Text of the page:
The EEOC releases a technical assistance document exploring employers’ Title VII liability when incorporating AI tools and automated systems in employment selection procedures, and a new Texas district court rule prevents attorneys’ unchecked use of AI in preparing legal documents — we’re exploring these developments and the latest insurance regulatory news from California and Colorado in our briefing.
Our latest briefing dives into new local laws about AI and how it affects both employment and insurance industries, the launch of NIST’s Trustworthy & Responsible Artificial Intelligence Resource Center and the plans for it moving forward, new guidance from the FDA on cybersecurity and on artificial intelligence/machine-learning frameworks, and the Coalition for Health AI’s quality assurance standards for use of AI in the health care and related industries.
National Labor Relations Board and Federal Trade Commission execute Memorandum of Understanding to promote fair competition and advance workers’ rights.
On July 19, 2022, the NLRB and FTC formalized a partnership between the agencies that, among other things, will seek to protect worker rights from algorithmic decision-making. This is the most high-profile instance of the NLRB identifying algorithmic decision-making as something that could impact employee rights protected by the National Labor Relations Act. Employers with organized workforces (or workforces that could be the target of union organizing) should be aware of this development and the NLRB’s growing cooperation with the FTC.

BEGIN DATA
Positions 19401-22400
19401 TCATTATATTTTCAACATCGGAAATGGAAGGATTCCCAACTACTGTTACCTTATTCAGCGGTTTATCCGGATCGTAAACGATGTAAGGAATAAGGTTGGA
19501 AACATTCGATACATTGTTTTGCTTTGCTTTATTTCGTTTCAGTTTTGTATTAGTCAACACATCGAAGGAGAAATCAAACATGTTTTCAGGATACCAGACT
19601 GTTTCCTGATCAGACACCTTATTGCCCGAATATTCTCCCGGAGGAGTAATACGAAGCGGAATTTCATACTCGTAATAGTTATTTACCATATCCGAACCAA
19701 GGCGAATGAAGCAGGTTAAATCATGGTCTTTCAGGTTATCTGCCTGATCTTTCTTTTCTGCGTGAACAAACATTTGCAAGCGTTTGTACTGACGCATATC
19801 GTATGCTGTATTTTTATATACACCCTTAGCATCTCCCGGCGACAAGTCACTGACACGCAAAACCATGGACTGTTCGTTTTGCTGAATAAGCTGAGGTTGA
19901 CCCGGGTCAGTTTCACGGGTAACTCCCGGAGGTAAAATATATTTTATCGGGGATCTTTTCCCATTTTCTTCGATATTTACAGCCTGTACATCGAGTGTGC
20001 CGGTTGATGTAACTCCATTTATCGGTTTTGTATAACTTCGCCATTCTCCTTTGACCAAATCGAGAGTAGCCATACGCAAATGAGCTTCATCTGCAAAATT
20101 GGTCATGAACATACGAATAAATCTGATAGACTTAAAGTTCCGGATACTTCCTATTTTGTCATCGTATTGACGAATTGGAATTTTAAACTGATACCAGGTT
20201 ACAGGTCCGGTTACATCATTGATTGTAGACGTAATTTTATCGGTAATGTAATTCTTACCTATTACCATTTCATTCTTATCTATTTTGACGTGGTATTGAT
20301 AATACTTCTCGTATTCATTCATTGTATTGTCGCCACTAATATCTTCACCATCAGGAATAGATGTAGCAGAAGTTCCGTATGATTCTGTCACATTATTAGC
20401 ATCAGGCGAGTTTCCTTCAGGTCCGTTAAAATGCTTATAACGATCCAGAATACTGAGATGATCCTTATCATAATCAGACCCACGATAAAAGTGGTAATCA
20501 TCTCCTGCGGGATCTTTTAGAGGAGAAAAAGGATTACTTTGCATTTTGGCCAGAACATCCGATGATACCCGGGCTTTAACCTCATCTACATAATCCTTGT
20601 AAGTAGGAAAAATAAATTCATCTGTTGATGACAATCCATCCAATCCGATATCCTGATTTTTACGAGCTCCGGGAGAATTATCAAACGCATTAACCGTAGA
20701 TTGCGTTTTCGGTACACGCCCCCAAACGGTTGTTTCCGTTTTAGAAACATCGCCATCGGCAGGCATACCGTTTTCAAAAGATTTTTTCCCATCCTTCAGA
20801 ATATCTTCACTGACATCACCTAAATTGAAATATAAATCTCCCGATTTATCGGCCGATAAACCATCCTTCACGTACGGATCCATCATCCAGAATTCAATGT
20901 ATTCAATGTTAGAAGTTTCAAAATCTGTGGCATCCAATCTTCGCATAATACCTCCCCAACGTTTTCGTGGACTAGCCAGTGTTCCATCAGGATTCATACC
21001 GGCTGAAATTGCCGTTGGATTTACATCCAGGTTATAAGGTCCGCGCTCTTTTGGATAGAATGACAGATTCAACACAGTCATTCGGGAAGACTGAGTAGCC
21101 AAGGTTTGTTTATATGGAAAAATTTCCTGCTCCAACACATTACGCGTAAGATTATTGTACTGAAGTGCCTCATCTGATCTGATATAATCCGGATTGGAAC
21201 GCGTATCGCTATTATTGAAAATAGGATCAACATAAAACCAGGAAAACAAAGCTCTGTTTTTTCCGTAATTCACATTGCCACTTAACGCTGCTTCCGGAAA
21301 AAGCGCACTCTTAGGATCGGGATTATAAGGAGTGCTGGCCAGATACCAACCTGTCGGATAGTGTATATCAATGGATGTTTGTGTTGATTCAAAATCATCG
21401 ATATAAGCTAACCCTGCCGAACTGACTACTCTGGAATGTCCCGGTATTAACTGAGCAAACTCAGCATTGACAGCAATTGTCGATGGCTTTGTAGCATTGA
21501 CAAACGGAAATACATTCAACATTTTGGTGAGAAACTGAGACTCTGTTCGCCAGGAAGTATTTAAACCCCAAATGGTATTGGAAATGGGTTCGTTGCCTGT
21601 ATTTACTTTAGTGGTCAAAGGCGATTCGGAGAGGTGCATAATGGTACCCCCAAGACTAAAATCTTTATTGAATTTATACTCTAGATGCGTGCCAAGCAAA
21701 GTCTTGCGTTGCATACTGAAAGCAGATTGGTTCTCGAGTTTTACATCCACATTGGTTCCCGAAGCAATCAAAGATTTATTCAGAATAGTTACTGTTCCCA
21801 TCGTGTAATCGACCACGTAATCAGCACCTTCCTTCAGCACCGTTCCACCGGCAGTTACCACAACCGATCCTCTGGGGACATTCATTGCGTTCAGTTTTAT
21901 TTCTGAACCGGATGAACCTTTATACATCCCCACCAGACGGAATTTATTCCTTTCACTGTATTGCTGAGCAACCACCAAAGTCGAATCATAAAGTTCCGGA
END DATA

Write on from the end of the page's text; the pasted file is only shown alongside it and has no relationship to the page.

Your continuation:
Significant new guidance from the Department of Justice (DOJ) and Equal Employment Opportunity Commission (EEOC) advises employers that use of AI and algorithmic decision-making systems in employment-related decisions may violate the Americans with Disabilities Act. In other AI news, automated decision-making and algorithmic bias became focal points at three major industry conferences held in the past month, as industry leaders work to get ahead of the rising tide of regulations targeting AI.
As more organizations use artificial intelligence and algorithms to drive decision-making processes, policymakers are beginning to address concerns about these tools — including their lack of transparency and potential for generating unintended bias and discrimination. In our inaugural artificial intelligence briefing, we provide a rundown of recent AI regulatory and legislative developments from across the U.S. that should be top of mind for any organization using AI or algorithms.